Coaching is no different. Adding skills and knowledge is horizontal growth. Developing the self is a vertical task, one that increasingly changes and clarifies the relationship between the individual and the environment. By growing and knowing more deeply we see ourselves more clearly—but also with this wider lens we see others and the environment more clearly. In horizontal development, content increases. In vertical growth the context widens and deepens.

Importantly, each stage (see previous posts) brings new capacities. The Self-Centered Coach who evolves to the level of Culture-Centered for the first time sees the two-way street of reciprocity as well as another’s point of view. This means in coaching one can truly treat others as they want to be treated. There is a give and take based in mutual understanding, and the relationship is felt internally not just as something “out there.”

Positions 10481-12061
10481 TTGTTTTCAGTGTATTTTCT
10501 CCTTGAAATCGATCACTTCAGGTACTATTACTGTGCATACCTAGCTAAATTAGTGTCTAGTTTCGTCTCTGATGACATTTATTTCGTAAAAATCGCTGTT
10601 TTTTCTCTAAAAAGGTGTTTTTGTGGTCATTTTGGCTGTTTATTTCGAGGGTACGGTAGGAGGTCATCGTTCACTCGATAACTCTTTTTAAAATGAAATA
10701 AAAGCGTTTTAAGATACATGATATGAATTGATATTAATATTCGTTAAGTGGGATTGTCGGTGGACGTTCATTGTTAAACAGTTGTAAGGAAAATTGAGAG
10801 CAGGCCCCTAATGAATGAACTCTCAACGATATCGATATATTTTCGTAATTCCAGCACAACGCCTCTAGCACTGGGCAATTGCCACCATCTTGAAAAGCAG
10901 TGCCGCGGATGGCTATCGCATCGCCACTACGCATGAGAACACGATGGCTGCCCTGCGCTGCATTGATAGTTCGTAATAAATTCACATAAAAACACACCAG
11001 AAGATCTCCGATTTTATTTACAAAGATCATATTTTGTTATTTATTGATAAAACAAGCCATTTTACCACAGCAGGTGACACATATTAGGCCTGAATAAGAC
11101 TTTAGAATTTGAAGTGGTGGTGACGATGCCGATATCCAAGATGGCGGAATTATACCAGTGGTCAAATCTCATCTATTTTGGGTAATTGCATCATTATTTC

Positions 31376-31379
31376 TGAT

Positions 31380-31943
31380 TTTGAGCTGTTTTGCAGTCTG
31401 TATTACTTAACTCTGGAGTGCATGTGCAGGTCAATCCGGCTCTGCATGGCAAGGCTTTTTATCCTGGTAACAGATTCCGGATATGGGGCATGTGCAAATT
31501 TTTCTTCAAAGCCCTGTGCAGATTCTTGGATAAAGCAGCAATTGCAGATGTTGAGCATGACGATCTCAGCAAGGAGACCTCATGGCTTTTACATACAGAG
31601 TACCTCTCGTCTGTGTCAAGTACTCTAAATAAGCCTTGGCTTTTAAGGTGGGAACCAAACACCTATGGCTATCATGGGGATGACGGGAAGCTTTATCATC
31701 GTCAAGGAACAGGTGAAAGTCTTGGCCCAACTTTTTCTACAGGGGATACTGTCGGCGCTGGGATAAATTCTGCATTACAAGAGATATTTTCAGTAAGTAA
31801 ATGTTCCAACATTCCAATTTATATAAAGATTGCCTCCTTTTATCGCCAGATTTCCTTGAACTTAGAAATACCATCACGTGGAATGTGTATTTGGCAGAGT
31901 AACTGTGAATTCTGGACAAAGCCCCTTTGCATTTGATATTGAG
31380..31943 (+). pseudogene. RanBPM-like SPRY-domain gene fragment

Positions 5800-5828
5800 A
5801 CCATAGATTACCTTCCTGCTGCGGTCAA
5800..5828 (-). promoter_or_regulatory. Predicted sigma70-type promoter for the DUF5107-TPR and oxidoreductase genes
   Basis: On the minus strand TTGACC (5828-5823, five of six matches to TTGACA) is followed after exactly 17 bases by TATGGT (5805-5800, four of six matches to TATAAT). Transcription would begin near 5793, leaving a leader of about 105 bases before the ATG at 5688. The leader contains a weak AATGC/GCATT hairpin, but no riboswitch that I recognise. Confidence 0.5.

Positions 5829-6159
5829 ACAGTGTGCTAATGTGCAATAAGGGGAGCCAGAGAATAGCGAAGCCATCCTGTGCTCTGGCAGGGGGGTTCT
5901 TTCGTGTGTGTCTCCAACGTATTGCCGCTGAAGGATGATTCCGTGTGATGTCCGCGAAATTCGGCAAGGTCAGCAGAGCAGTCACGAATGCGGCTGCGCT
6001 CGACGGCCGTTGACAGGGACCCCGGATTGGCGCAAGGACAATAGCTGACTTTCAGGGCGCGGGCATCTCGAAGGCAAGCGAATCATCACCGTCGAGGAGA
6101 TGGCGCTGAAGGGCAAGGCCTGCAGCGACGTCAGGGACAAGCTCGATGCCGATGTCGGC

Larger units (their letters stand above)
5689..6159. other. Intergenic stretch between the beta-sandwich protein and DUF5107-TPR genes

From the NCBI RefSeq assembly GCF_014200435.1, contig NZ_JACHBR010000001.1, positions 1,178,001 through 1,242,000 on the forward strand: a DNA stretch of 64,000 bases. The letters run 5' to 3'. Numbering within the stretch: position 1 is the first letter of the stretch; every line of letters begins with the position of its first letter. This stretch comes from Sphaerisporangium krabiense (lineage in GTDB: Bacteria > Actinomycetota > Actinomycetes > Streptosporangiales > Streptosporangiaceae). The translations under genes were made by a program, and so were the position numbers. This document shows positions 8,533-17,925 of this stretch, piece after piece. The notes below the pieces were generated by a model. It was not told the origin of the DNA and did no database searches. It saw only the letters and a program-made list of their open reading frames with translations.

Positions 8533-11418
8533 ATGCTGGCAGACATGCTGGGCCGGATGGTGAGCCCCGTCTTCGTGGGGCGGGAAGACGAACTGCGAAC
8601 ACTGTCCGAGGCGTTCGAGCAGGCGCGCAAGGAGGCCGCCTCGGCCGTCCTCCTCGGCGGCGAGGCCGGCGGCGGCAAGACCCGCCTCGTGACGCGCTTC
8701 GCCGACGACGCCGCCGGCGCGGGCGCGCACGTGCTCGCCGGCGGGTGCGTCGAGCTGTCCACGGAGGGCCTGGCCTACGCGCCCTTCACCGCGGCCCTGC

Evolving from Culture-Centered to Value-Centered, coaches can differentiate themselves from the group culture and what is held as tradition or the “right way” to do things. Value-Centered Coaches self-author, meaning they have a connection to the culture but do not hold it as the ultimate identity (being part of the group). They can hold the institution (sports and business culture) as just a part of what they have learned and how they coach. Value-centered coaches have their own point of view of how things work and can use a variety of sources to make coaching decisions.